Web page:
I've read rumblings of new ideas on warp drives that may be possible sooner than later. Or maybe, there is something to that string theory related travel method where you could go to the other side of the universe in a wink.

      Did you read the article/theory that "there isn't much life elsewhere in the universe". The author makes a case stating the Earth would be uninhabitable if it were not for things like Jupiter running blocker for asteroids, meteors, etc. and the Moon keeping the seasons stable. And quite a bit more. Personally, I keep that stuff more on simple terms. Einstein said that everything is a miracle.

      Interesting because Jupiter has been hit twice that we've actually witnessed. Shoemaker-Levy, then there was another hit a couple-3 months ago. Big one. That's Darn Frequent eh?

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  5. I think the immediate developments in long distance space travel will be continuous thrust engines such as ion drives. A lot more suitable than rockets, and no major break-throughs in fundamental physics needed.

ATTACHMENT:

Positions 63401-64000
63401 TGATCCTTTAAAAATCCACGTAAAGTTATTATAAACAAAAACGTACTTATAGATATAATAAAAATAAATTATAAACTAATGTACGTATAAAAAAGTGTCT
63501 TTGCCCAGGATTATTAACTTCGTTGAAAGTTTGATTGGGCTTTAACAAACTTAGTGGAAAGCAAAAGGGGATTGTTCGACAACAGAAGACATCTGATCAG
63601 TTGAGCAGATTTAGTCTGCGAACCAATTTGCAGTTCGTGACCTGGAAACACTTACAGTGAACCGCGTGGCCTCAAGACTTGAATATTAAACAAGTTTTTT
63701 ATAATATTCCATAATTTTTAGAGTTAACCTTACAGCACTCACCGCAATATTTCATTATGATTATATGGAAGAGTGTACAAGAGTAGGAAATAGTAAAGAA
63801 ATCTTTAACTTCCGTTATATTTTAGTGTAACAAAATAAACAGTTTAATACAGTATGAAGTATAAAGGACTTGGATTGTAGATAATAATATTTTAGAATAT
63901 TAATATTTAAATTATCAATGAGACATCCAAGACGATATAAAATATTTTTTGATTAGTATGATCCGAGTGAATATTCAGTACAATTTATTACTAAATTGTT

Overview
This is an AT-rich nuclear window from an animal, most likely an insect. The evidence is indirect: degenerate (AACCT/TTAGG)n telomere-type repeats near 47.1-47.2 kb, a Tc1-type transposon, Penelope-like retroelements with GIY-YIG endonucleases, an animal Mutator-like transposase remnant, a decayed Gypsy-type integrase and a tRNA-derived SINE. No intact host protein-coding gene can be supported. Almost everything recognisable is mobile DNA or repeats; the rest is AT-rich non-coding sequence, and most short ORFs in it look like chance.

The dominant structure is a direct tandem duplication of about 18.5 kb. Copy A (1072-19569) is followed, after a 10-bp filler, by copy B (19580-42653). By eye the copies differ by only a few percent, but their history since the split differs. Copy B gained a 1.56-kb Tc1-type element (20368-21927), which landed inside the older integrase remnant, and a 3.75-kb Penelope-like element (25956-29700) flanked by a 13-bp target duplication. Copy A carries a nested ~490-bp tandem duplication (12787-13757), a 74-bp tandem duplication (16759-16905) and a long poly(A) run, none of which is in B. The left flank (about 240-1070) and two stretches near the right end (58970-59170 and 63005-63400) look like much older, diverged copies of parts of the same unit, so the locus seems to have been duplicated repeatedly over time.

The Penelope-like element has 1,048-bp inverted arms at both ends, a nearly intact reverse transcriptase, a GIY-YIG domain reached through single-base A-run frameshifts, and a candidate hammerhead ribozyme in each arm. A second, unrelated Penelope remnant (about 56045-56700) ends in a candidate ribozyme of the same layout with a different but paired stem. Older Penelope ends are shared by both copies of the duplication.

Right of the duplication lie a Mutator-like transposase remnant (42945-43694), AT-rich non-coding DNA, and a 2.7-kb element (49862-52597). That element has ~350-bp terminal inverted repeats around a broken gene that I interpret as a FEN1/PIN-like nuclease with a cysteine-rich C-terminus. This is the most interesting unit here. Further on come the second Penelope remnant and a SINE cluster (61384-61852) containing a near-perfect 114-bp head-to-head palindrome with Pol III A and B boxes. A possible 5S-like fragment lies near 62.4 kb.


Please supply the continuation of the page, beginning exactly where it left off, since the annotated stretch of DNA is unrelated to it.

On a 4 ly voyage at constant acceleration of 1G, there would be very noticeable time dilation effects -- the astronaut would end up more than a year older than his earth-bound twin!

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    1. Jez, I have to disagree. A light year is 6 trillion miles. Even the trip to Mars is doubtful based on the effects on the body, big problems with the eyes also in space on that long of a trip.

      A trip like that at sub light speed must be assumed to be a multi-generational endeavor, so you'd have to have all the support equipment, medical supplies, food, oxygen, et al, to support child birth and raising, educating while in flight. I sure don't see that happening. Really it seems like too many problems and variables to even list for a multi-generational flight.

      And while we can (apparently) pick up elements that would be present in the atmosphere of a planet 4 ly away, there's no way of knowing what sort of bacteriological or viral problems would await the human travelers. Our daughter serves in the Navy, and did 2 Iraq tours. They weren't allowed to swim in the lake because of all the foreign elements in the water that they weren't equipped to vaccinate against, (and why would they spend the time/money/risk in a combat sit anyway...) Point being, this is the same planet - I think we can assume even with comparable atmosphere, the first breath or even contact would highly likely be deadly.

      Actually, the travelers age less than the Earthbound twin.